We consider an undirected graph G = (V, E) of n = |V |

individuals. Each individual can either be healthy or infected.

Infections can spread in one time step among neighbors of

the graph. That is, if there is an edge (i, j) between two

vertices i and j and one of the vertices, say i, is infected,

then there is a certain probability β that in the next time

step j will be infected. Conversely, there is also a certain

probability δ that node i will be cured in the next time step.

In the following we develop a model for the evolution of

probabilities of infection in the graph. In contrast to results

in the literature we will not assume that the graph G, or δ

and β are ﬁxed quantities but allow some time dependence.

We denote the set of neighbors of node i at time t by

N

i

(t). We assume that the process of infection between

neighbors is independent from the other probabilistic events.

The probability that node i is infected at time t is denoted

by p

i

(t). Following [3] the probability ζ

i

(t) that in the t-th

time interval node i is not infected by its neighbours is

ζ

i

(t) =

Y

j∈N

i

(t)

(p

j

(t)(1 − β

j

(t)) + (1 − p

j

(t))) (1)

=

Y

j∈N

i

(t)

(1 − β

j

(t)p

j

(t)) , t ∈ N . (2)

Assuming independence of the probabilistic events that

can take place the time evolution of the health probability of

node i thus satisﬁes

1 − p

i

(t + 1) = (3)

(1 − p

i

(t))ζ

i

(t) + δp

i

(t)ζ

i

(t) +

1

2

δp

i

(t)(1 − ζ

i

(t)) = (4)

1

2

δp

i

(t) + ζ

i

(t)

1 +

1

2

δ − 1

p

i

(t)

, t ∈ N.

In (4) we have ﬁrst a term that quantiﬁes the probability

of not being infected at time t and not receiving infection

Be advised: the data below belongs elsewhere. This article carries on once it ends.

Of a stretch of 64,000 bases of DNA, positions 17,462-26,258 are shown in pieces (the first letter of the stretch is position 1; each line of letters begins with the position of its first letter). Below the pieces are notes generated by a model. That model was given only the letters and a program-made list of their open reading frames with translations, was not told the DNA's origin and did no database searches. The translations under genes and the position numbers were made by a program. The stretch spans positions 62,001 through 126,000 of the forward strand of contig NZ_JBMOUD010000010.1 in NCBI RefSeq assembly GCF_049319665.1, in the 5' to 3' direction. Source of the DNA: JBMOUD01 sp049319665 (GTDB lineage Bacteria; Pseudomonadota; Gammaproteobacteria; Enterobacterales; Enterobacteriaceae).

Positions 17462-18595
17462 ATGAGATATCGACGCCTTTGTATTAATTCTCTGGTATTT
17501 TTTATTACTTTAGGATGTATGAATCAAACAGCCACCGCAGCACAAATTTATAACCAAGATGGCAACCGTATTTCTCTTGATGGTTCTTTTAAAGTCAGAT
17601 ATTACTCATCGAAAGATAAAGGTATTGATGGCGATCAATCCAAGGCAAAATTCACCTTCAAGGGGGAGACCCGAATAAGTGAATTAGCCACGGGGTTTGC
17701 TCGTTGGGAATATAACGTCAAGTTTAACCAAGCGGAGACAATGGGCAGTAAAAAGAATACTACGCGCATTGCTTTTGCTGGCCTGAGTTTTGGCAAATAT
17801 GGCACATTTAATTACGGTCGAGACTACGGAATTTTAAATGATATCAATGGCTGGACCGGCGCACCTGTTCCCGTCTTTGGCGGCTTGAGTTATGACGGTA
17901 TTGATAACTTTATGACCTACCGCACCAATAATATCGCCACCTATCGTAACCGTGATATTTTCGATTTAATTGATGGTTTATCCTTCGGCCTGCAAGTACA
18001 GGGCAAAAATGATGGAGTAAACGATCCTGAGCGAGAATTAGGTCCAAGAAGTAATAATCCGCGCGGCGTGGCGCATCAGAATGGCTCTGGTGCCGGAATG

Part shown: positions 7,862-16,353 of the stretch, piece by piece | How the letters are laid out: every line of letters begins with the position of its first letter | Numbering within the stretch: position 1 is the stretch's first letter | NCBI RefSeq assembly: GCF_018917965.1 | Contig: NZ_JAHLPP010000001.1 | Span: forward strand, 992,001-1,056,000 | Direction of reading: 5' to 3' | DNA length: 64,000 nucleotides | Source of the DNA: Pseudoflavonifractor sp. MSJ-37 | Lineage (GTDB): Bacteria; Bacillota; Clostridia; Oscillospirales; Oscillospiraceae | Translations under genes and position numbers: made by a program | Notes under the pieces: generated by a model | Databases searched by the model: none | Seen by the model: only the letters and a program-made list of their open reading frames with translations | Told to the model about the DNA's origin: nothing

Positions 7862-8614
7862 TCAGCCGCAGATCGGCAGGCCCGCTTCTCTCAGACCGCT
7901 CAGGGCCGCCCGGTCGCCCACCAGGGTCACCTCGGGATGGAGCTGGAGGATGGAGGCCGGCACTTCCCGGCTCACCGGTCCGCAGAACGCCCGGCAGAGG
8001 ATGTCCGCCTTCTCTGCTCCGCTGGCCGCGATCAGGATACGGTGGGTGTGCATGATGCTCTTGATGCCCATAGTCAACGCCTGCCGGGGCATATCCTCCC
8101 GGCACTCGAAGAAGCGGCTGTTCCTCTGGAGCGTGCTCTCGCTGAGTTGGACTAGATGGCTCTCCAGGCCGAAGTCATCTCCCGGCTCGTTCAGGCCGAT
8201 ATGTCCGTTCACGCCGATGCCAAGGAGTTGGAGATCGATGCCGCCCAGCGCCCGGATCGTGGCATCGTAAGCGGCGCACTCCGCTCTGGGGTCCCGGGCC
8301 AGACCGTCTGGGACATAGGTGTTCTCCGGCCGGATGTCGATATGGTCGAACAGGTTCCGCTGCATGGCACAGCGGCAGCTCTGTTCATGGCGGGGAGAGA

from t to t + 1, then we have a term characterising recovery

after being infected at time t and ﬁnally there is a term that

characterises recovery and reinfection from t to t + 1. In

this formula the factor 1/2 is somewhat arbitrary and would

depend on the particular sequence of events. We thus assume

Proceedings of the 19th International Symposium on Mathematical Theory of Networks and Systems – MTNS 2010 • 5–9 July, 2010 • Budapest, Hungary

ISBN 978-963-311-370-7

1717

implicitly that in the time interval from t to t+1 the event of

recovery as well as the event of being infected by a neighbor

happens in a uniform manner.

To simplify the previous equations note that

ζ

i

(t)

1 +

1

2

δ − 1

p

i

(t)

= (5)

1 +

1

2

δ − 1

p

i

(t) +

X

j∈N

i

(t)

β

j

(t)p

j

(t) + o(kpk) .

Deﬁning D(t) = diag

δ

1

(t) . . . δ

n

(t)

as the diagonal

matrix of recovery probabilities at time t and A(β) as the

weighted adjacency matrix of the graph of connections this

leads to the ﬁnal formulation of the evolution of p(t) as

p(t+1) = (I − D(t) + A(β(t))) p(t)+F

δ(t),β(t)

(p(t)) , (6)

where the ith component of F

δ(t),β(t)

(t) contains the higher

order products contained in (5) , i = 1, . . . , n and the index

denotes the dependence on the special choice of δ and A(β).

We note for later use, that the set of possible A(β) describing

the interconnection structure and infection probabilities is

bounded because it is contained in the set of nonnegative

matrices with entries in the interval [0, 1]. Thus for every

r > 0 there exists a uniform constant η (depending on r)

such that for all p, kpk ≤ r and all choices of δ, β we have

kF

δ,β

(p)k ≤ ηkpk

2

. (7)

Thus if we linearize the equation (3) in the equilibrium

of interest p

∗